We just spent a week at the Sambhavna Trust Clinic in Bhopal. I offered up my photographic services voluntarily, and was requested by Sathyu, who runs the clinic, to a) photograph the ayurvedic medicinal garden – this grows the plants for the traditional medicines used in the clinic (alongside western medicines). It is entirely organic and not surprising to hear that the recorded levels of fauna are higher here compared to other areas in Bhopal (there is a particular abundance of birds and insects). And b) to teach the clinic’s community health workers to capture and edit video in order for them to educate the people residing close to the Union Carbide of their ailments and, specifically, what should be reported to the clinic for treatment.

Having arrived on a weekend, the first thing we did after settling in was to tag along with a couple of other volunteers to visit the Union Carbide site. I became fascinated with the wall that was erected to contain the factory and the disaster site – a wall that supposedly determines the boundary between what is safe, and what is not (for reference the site has never been cleaned up, and continues to house the residual toxins from the methyl isocyanate gas leak, hazardous to human and environmental health).  The most astonishing thing about the wall is the level of degradation and the amount of areas that provide easy access to what is deemed ‘un-safe’. There are cavernous holes at ground level, steps and ledges that lead up and over the wall, there are security gates left open, parts that are knee high. The perimeter wall has rows and rows of residents’ houses backing on to it. Children clamber the walls or pass through the holes – it’s an appealing grassy spot for a game of cricket. Families graze their livestock within the walls. The animals’ patties are dried against the wall for fuel to burn. From the height of a small child you cannot see the remains of the abandoned factory, you can just see that the grass is greener on the inside. From this perspective, there is no danger.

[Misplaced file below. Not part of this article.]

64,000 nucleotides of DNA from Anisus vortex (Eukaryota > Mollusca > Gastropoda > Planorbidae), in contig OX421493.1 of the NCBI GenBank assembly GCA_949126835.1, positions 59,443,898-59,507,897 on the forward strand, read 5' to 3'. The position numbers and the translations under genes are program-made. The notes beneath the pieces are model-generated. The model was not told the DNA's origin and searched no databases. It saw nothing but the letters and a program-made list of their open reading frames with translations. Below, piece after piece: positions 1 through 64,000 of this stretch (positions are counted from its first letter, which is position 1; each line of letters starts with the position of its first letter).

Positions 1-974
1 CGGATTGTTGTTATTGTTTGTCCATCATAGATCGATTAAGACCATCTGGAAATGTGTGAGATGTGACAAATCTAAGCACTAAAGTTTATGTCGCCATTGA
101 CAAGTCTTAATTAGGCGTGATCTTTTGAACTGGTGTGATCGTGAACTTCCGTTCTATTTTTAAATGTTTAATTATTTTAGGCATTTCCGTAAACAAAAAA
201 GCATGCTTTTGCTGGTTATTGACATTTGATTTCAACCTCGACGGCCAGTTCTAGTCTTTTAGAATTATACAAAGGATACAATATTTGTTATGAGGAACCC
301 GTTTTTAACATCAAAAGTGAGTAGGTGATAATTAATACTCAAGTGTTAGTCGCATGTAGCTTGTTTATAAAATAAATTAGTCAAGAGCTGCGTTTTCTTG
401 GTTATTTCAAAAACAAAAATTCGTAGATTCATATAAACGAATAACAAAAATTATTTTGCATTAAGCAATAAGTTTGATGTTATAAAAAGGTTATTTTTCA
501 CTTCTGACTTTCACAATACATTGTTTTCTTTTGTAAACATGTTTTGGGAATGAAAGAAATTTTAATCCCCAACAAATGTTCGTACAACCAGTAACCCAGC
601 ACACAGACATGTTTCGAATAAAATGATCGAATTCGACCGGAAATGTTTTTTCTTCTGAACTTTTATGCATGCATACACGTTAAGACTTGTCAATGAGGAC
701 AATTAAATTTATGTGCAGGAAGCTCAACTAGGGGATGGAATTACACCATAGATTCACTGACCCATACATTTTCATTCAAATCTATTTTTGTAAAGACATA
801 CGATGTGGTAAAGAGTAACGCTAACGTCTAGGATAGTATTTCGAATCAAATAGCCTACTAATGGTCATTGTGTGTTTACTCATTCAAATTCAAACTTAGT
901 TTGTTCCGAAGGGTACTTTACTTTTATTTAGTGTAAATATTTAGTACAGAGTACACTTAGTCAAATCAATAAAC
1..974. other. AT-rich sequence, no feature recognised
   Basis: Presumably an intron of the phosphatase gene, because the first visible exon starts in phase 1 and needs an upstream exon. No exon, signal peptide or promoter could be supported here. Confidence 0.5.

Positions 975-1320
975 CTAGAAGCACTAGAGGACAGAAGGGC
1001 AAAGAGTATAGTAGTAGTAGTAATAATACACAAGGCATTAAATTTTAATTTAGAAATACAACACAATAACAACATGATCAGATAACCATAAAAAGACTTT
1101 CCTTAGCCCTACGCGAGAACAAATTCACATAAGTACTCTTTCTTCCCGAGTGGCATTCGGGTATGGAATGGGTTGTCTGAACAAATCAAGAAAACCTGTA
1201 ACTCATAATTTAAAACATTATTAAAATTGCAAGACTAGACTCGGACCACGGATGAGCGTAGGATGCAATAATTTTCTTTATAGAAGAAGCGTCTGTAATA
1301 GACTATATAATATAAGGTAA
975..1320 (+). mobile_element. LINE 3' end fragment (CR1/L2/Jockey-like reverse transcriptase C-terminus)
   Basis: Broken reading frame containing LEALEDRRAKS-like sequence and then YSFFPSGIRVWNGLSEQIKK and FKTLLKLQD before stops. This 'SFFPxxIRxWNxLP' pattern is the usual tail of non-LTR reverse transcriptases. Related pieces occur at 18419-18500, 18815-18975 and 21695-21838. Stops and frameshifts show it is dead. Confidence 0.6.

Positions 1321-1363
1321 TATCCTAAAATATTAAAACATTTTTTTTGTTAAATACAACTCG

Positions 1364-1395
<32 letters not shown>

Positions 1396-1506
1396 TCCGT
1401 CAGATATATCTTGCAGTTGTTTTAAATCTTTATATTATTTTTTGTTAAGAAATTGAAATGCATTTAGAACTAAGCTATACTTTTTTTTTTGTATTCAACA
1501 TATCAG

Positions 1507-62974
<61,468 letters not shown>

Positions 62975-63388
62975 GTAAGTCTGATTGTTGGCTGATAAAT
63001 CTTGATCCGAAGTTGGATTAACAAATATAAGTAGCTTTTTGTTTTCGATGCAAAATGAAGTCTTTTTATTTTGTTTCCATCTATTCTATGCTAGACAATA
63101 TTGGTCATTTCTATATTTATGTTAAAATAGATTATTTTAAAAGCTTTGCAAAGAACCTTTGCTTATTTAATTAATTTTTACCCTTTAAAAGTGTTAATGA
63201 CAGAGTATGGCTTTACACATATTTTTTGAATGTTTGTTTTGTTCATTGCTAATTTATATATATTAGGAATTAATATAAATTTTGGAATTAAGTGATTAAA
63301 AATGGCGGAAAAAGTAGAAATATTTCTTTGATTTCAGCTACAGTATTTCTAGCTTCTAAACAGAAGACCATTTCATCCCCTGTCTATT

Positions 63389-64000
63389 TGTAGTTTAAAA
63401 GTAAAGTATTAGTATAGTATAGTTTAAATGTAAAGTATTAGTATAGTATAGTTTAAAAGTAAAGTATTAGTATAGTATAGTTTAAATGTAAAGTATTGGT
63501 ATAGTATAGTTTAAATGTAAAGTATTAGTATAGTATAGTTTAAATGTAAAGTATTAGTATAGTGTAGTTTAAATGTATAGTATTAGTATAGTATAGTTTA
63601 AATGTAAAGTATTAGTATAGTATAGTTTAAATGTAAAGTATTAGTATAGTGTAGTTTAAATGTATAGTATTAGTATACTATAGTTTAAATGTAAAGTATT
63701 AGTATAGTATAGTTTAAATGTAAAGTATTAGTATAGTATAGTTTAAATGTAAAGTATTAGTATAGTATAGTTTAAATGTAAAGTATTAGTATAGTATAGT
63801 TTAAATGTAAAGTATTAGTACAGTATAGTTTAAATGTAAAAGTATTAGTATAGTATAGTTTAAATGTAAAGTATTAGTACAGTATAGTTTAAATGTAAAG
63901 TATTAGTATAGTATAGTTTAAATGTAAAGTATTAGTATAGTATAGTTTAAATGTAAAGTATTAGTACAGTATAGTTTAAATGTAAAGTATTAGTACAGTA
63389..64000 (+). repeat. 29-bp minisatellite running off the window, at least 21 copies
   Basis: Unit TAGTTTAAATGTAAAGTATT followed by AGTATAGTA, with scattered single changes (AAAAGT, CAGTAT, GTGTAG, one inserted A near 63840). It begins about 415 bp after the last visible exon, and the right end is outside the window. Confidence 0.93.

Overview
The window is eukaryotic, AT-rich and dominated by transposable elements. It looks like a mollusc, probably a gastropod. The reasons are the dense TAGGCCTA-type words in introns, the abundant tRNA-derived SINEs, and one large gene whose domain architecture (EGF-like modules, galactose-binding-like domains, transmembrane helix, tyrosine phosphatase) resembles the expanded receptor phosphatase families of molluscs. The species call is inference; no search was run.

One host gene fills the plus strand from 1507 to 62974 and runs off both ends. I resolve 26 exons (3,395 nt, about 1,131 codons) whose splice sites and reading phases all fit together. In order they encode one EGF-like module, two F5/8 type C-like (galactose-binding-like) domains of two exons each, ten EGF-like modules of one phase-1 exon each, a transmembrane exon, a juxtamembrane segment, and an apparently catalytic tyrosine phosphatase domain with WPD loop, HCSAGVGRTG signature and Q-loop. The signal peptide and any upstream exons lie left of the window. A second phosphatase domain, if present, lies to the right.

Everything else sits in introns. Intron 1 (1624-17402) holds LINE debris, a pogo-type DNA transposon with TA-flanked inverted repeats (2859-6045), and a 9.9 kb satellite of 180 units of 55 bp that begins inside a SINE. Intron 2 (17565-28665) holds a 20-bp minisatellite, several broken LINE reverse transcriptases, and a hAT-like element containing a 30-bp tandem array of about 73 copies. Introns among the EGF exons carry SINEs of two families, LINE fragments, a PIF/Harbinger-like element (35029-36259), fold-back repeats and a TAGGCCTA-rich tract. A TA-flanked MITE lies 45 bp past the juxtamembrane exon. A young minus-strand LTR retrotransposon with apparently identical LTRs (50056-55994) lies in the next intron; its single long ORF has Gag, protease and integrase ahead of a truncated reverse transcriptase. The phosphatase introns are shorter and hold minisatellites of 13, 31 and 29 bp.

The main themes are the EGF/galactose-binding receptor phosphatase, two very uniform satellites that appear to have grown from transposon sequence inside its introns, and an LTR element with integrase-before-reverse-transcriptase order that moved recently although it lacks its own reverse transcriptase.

Mesmerised by this situation, I decided to document the entire boundary wall of the Union Carbide site, from the perspective (and height) of a young child, say six or seven years old…  I’ll spare the details for now but this will be something to develop once back in the UK.

Here are some highlights from the garden;

All Images © Francesca Moore

With thanks to Sathyu, and all at the Sambhavna Trust Clinic, for your kind and welcoming hospitality. It’s a truly inspirational place.

For further reading see I can also highly recommend ‘It Was Five Past Midnight in Bhopal’ By Dominique Lapierre and Javier Moro. We picked up a copy when we arrived in Mumbai, and seldom put it down again.

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One response to “Bhopal”

  1. The Cheese says :

    Hey Fran

    Great blog. I studied Bhopal (briefly) a few years ago but had no idea the site hadn’t been remediated yet. Thanks for highlighting that the issue is still there.

    Nice photos too!

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